Ecommerce giant Amazon is facing a high-profile probe by the European Commission over the company's alleged improper tax deal with Luxembourg authorities.
The Financial Times, citing people familiar with the case, reported that the European Commission is poised to launch a "formal in-depth probe" into Amazon's unorthodox tax deal with Luxembourg, which provided potentially illegal subsidies to the company for almost a decade.
The European Commission has been probing a number of "sweetheart tax deals", including Apple's tax arrangement in Ireland and Starbuck's deal in the Netherlands.
The companies in the probe have so far rejected any improper arrangements or wrongdoing.
Investigators believe Luxembourg gave Amazon favourable terms in a 2003 tax ruling, which caps its tax exposure to the Grand Duchy and helps limit its overall bill to less than 1% of the retailer's European income, sources told the FT.
The Commission alleges that "Luxembourg allowed Amazon to misallocate profit within its corporate structure, in a manner that fell short of standards expected of an arms-length transaction between corporate subsidiaries", the newspaper reports.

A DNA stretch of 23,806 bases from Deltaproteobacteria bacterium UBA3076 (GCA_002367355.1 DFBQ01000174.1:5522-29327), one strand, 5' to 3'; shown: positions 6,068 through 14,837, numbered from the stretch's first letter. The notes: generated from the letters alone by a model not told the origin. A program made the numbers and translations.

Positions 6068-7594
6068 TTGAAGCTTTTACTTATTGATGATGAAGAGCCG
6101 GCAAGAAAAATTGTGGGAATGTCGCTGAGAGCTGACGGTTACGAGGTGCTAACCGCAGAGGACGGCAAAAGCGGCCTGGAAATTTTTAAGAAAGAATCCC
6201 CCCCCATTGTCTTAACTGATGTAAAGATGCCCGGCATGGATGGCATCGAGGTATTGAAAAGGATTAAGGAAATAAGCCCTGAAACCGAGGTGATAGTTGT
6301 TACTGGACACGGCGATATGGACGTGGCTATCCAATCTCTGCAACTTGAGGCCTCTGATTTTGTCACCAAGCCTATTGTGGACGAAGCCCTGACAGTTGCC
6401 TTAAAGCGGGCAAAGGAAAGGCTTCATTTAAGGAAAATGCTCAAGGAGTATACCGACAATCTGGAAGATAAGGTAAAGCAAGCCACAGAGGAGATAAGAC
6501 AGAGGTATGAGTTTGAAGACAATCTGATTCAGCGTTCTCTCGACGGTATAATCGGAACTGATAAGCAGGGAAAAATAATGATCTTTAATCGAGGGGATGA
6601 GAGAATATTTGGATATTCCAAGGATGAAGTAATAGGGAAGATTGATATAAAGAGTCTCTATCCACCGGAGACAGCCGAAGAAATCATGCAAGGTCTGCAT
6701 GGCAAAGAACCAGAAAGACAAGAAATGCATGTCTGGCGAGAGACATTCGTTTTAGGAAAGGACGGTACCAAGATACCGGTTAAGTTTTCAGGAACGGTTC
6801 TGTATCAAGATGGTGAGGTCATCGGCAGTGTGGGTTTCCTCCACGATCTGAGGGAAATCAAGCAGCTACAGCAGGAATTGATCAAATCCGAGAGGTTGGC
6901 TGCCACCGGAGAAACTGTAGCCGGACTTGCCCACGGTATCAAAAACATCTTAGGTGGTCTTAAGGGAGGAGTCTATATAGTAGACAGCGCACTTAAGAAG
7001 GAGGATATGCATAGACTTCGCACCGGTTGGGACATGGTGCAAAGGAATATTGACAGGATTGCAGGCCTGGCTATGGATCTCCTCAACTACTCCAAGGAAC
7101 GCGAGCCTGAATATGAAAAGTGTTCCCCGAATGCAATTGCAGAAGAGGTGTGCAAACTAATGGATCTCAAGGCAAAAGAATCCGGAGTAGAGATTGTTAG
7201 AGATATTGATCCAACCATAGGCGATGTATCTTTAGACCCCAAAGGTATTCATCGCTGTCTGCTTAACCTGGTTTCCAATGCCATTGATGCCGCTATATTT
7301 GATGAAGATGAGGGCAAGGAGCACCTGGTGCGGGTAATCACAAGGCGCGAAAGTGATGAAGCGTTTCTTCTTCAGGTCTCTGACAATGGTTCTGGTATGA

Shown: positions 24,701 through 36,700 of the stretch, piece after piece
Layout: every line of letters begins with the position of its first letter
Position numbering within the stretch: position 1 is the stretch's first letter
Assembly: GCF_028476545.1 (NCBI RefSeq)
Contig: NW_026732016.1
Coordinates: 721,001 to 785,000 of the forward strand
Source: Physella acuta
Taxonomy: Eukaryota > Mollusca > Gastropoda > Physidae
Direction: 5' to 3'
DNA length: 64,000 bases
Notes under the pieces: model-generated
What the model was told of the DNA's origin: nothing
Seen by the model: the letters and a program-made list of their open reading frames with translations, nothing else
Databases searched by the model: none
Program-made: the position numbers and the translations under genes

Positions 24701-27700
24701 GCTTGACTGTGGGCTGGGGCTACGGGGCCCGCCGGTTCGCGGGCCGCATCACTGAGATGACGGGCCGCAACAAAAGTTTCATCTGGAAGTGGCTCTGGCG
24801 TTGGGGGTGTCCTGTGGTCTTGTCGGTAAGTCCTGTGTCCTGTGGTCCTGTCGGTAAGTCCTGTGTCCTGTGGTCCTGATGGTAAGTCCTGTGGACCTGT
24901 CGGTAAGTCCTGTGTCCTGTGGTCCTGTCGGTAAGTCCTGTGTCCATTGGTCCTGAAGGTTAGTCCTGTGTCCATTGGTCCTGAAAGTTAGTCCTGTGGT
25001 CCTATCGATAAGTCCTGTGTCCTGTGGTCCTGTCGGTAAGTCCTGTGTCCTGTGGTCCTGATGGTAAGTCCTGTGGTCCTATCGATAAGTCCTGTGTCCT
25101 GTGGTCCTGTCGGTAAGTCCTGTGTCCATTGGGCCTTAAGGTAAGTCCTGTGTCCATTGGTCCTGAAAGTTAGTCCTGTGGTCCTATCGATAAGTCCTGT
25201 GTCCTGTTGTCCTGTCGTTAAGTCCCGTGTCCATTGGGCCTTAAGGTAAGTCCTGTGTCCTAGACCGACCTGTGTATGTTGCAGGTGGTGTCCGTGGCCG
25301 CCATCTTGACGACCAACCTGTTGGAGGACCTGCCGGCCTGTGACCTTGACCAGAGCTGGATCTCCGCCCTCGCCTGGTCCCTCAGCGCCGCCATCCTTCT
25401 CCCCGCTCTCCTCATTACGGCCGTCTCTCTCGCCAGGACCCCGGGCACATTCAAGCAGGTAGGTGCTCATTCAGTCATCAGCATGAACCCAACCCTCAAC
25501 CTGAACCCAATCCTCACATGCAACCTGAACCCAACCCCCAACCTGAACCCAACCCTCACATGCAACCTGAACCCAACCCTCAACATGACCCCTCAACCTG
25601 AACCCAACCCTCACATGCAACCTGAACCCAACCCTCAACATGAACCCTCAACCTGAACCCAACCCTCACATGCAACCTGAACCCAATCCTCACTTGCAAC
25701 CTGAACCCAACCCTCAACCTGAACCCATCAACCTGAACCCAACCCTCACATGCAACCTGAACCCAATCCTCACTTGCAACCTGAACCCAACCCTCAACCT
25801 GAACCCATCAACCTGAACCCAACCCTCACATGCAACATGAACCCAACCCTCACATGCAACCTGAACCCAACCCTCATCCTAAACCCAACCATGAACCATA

Such an arrangement appears to have artificially reduced Amazon's tax bill on a selective basis, according to people familiar with the initial investigation.
Brussels is looking to prove that the significant state subsidy is illegal and order Luxembourg to recoup the amount.
Amazon allegedly agreed on the tax deal with authorities even before it set up its main Luxembourg companies, which are the hub for its European operations. In 2013, Luxembourg introduced an upper limit on Amazon's profits that can be taxed in the country, which Brussels sees as unorthodox.
In 2013, Amazon reported sales of €13.6bn ($17.1bn, £10.7bn) running through its Luxembourg operating company and profits of €28.8m. It owed €2.1bn to Amazon SCS, a US-owned "flow through entity" that holds intellectual property rights to the Amazon website.